LONDON, July 3, 2014 /PRNewswire/ --
- Rare Disease Patients Urge People to Register as Organ Donors for National Transplant Week
Ahead of National Transplant Week, held from 7 - 13 July, patients from across the UK have come together to tell their stories and urge the public to become organ donors.
They suffer from a rare and life-threatening liver and kidney disease known as atypical Haemolytic Uraemic Syndrome (aHUS). The condition causes clots to form in blood vessels and can lead to kidney failure, stroke, heart attack and death. Without the right treatment, patients are at risk of developing fatal end-stage renal disease. If a suitable donor can be found and treatment with the drug eculizumab is guaranteed, patients have a strong chance of once again leading a normal life.
However, donors are in short supply and national access to eculizumab is still awaiting a decision from the National Institute of Clinical Excellence (NICE). Without eculizumab, a successful transplant is not possible. Only last year, during National Transplant Week 2013, the Clinical Priorities Advisory Group (CPAG) recommended the use eculizumab in treating aHUS patients. Until NICE makes its decision, many patients are left in limbo, fearful for their future should NICE not approve the drug.
Seven year-old Eva Dowling was only three months old when she was first diagnosed with aHUS. The disease meant that the little girl couldn't eat, drink or play with other children, spending days in hospital hooked up to a dialysis machine. However, after Eva began receiving eculizumab, her condition stabilised, allowing her to receive a kidney transplant. Eva's grandmother, Eileen Smith-Jones, soon discovered she was a perfect donor match for her granddaughter and donated a kidney in September 2013.
The right treatment, the right drug and the right donor have transformed Eva's life. She is now able to eat, drink and play just like other little girls and is now attending school full-time for the first time in her life.
Grief and abuse counsellor Shaun McCowie from Newcastle spent 25 years waiting for a transplant. Shaun lost several family members to aHUS, including his father and four brothers and sisters. He had to visit hospital for four hours at a time, three times a week to undergo dialysis. However, in April this year, Shaun learnt that he would finally receive eculizumab. Only an hour after receiving his first infusion, Shaun went into theatre to have his kidney transplant. Now recovering, he only has to visit hospital for a 40-minute infusion twice a month. Shaun looks forward to returning to work and enjoying the new lease of life the treatment has given him.
Emma Woodward, a 39 year-old schoolteacher from Knutsford, Cheshire, has been campaigning relentlessly to secure treatment for aHUS sufferers. Emma has suffered from aHUS for 17 years, and along with her dad Len is a trustee of the patient campaign group aHUSUK. Thanks to her treatment with eculizumab and a successful kidney transplant, Emma is finally recovering from years of illness and exhaustion.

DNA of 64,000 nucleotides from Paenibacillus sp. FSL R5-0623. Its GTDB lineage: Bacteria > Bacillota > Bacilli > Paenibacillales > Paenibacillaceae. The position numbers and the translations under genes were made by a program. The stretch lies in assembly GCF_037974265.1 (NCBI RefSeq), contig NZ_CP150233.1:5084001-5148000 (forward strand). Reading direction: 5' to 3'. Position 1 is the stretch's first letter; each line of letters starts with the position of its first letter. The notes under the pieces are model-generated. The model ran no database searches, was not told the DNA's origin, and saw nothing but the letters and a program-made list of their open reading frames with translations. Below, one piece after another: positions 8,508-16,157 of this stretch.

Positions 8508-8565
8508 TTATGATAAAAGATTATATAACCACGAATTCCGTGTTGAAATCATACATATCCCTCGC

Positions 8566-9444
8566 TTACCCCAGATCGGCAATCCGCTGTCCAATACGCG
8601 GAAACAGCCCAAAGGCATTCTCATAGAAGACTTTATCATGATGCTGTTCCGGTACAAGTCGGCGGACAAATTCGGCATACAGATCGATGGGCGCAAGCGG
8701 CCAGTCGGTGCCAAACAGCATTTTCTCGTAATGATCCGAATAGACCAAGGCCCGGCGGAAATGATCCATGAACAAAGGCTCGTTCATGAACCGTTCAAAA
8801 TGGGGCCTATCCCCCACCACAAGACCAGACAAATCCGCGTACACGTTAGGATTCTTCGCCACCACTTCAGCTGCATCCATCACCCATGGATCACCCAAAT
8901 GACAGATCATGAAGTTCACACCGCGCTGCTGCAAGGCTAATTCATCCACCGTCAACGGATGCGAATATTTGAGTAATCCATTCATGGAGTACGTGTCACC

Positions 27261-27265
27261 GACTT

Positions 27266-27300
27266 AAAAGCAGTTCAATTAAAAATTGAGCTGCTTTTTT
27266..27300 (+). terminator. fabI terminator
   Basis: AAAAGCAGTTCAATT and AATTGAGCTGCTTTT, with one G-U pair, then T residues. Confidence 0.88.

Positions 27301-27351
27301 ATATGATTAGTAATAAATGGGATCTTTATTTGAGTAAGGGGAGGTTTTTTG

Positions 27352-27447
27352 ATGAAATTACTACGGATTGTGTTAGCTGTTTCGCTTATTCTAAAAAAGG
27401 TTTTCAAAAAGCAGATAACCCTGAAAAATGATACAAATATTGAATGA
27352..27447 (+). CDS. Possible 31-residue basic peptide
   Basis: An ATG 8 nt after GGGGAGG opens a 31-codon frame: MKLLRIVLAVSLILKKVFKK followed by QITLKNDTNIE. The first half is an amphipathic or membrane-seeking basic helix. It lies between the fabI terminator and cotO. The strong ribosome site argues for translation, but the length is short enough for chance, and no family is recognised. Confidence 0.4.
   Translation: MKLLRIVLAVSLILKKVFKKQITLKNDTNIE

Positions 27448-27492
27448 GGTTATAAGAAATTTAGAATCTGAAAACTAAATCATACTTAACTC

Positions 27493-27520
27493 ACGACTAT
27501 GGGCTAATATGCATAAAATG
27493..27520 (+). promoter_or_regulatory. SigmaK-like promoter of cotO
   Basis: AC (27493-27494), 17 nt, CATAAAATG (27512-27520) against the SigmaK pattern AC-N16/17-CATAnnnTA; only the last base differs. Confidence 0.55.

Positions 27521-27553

"A living donor transplant to someone with aHUS is only possible if supported by eculizumab", Emma says. "If eculizumab were to be made available to all patients and more people registered as organ donors, more aHUS patients like Eva could see their lives transformed for the better."
"We are hoping that NICE will make the right decision to make this possible for everyone so that no-one needs to endure what Eva had to for so many years."
Atypical haemolytic uremic syndrome (aHUS) is a very rare, life-threatening disease affecting both children and adults. Research shows that in most cases that it is genetic in origin, with abnormalities in the innate immune system called complement.
These abnormalities lead to excessive activation of the complement system which can in turn lead to the development of blood clots in the filters of the kidney. Between 33 - 40% of patients diagnosed with aHUS will develop end-stage renal disease and permanent renal damage.
There are three main causes of aHUS; pregnancy, some cancers, HIV and other rare pneumonia diseases are also known triggers and some cases involve familial or genetic links.
About aHUS UK
aHUSUK, was formed on 10 September 2011 at a meeting at the Royal Society of Medicine, Wimpole Street in London. The meeting was arranged by Professor Tim Goodship of Newcastle University in response to strong feelings expressed by delegates, at the Newcastle aHUS Conference in June 2011, about the need for a patient and family support group.
aHUSUK is a non-incorporated charitable association run entirely by volunteers. Its trustees are either diagnosed with aHUS themselves or are closely related to someone who is.
aHUSUK's formal objectives are to:
- Help and support persons affected by aHUS, as well as their families and caregivers
- Advance the understanding and awareness of the public and the medical profession on the causes and treatment of aHUS
- Support the campaign for the drug Eculizumab to be made available for all patients in the UK who need it
SOURCE aHUS UK